The camouflage of neutrality and impartiality donned by the Indian judiciary again showed its fissures when a highly-controversial sexual harassment allegation levelled against the Chief Justice of India (CJI) Ranjan Gogoi was dismissed by a three-member committee formed and the complainant and the general public were denied a copy of the report under mysterious circumstances. Though Section 13 of Sexual Harassment of Women at the Workplace (Prevention, Prohibition and Redressal) Act, 2013, makes it mandatory for the complainant to receive a copy of the report from the internal investigation committee, the complainant alleged that the norms weren’t followed in this case.
CJI Gogoi had earlier lambasted the accusation and the complainant when the news was published in the media. He blamed the “rich and the powerful” of playing with the Supreme Court’s authority. By amplifying his victimhood cacophony, CJI Gogoi raised severe doubt about the transparency and neutrality of the committee formed to inquire the case. The woman, who was a junior court staff earlier, walked out of the inquiry committee on 30 April after the third in-chamber sitting. She voiced concern about the way the inquiry was conducted and raised serious doubts about the committee’s findings.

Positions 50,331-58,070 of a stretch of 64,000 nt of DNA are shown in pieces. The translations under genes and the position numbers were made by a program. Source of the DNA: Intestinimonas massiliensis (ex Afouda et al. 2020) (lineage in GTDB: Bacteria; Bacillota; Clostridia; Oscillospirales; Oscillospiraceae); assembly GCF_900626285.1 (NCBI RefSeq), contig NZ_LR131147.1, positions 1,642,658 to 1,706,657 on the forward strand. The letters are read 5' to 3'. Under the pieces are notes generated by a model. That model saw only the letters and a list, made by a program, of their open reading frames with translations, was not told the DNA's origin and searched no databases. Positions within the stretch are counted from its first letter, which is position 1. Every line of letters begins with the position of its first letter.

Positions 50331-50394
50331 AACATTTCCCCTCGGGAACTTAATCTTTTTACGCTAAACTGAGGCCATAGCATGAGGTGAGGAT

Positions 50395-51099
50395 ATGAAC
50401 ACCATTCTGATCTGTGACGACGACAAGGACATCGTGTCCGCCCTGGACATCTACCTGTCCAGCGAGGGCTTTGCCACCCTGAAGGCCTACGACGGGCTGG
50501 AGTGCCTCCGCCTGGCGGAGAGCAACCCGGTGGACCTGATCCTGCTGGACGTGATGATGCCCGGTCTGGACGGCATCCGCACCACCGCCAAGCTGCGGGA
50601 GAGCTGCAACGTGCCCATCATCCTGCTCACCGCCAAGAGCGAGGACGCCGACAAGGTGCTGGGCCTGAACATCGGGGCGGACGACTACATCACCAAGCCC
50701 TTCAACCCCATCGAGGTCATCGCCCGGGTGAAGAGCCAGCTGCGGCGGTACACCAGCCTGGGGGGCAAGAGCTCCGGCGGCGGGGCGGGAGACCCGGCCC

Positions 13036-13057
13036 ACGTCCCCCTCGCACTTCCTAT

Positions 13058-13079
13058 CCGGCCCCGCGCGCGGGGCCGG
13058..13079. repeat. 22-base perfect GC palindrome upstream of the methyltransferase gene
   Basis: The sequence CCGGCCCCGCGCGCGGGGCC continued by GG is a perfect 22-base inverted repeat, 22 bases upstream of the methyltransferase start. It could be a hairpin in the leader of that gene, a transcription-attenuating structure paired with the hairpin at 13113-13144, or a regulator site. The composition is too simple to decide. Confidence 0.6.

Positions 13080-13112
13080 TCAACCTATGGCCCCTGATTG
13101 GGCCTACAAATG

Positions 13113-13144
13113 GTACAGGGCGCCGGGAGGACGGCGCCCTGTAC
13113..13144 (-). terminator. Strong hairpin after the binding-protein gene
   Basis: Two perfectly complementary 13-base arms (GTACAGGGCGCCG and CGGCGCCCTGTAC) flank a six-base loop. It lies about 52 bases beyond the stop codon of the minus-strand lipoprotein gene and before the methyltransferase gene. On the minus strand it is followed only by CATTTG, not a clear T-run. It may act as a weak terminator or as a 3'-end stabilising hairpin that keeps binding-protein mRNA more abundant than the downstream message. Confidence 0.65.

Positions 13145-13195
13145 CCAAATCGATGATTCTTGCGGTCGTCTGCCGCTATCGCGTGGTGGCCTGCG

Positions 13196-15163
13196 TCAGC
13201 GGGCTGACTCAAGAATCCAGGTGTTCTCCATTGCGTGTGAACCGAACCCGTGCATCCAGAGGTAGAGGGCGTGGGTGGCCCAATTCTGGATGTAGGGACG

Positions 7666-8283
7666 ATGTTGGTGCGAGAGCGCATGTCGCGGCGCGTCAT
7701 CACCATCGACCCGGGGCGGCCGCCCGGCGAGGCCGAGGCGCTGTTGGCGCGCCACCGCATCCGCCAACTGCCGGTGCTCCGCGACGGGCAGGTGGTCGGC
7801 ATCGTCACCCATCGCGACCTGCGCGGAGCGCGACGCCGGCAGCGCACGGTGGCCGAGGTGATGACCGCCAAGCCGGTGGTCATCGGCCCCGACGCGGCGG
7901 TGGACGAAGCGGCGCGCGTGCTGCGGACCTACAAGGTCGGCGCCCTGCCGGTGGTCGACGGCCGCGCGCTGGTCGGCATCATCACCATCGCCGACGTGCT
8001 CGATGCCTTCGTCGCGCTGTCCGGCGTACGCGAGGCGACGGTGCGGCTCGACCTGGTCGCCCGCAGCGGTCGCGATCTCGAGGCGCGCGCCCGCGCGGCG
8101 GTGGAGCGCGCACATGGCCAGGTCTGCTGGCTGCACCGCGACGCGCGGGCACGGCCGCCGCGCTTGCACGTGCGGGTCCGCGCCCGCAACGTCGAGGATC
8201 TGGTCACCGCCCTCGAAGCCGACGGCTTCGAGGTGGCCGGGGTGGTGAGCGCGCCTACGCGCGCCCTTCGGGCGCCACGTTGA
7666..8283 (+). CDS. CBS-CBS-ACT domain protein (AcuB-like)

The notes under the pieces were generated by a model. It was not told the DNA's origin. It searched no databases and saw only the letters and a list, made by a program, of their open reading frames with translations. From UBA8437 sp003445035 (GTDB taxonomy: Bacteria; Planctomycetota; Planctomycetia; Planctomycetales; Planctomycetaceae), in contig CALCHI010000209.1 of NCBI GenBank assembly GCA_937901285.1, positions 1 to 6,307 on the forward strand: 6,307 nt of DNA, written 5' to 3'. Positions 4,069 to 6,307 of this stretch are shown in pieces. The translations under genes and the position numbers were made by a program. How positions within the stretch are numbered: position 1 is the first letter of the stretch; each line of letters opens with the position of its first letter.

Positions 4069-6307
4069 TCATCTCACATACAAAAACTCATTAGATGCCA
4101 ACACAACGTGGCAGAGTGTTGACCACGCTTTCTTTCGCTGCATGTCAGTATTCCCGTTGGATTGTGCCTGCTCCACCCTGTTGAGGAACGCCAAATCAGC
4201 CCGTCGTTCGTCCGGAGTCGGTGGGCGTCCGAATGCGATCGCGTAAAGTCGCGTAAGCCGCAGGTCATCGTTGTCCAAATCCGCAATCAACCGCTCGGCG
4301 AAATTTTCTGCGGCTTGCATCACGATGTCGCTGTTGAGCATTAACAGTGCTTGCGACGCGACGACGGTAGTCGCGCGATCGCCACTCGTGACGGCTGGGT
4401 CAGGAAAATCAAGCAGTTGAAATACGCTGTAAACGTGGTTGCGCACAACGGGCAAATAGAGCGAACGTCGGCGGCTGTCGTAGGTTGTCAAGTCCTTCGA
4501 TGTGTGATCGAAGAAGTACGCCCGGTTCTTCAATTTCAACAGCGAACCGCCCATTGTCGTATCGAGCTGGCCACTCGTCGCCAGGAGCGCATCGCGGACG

Women rights organisations and democratic lawyers reached the Supreme Court premises on Tuesday, 7 May, to protest against the arbitrary and opaque inquiry conducted by the investigation committee. Around 55 protesters, along with journalists who were recording the event, were rounded up by the Delhi Police and taken to the Mandir Marg Police Station. While the journalists were released, without going through the “verification process” that the police officers told them that they will be subjected to in the police station, cases were lodged against the protesters.
As the chair of the CJI, alike the President of India, enjoys immunity from prosecution while in office, there’s no scope for the complainant to file a case against him or challenge the findings of the investigation committee because the apex court’s decision can’t be challenged anywhere else. Under such a complex judicial procedure and system, there can be no respite for people who would dare to raise their fingers at the judges of the Supreme Court. Apart from being hounded legally, they will be also shamed in public, where the judiciary, which should ideally be a servile agent of the supreme people, is positioned as a demi-god seeking servility of the public.
It’s an irony that CJI Gogoi’s name is involved in such a judicial controversy that India has seen as he was one of the four judges who held the unprecedented press conference in the history of the apex court against its former CJI Dipak Misra in January 2018. He, along with his “brother judges” called the former CJI’s actions harmful for the judiciary’s reputation. The country and its marginalised people looked up at Justice Gogoi, along with justices J Chelameswar, M B Lokur and Kurian Joseph, with extreme hope. Though former justice Chelameswar retired earlier, the onus to carry the legacy fell on Justice Gogoi, when he was appointed as the CJI. However, since assuming the position, CJI Gogoi has undertaken a complete U-turn from his earlier stated positions. The reflection of former CJI Misra is quite visible in the actions of CJI Gogoi.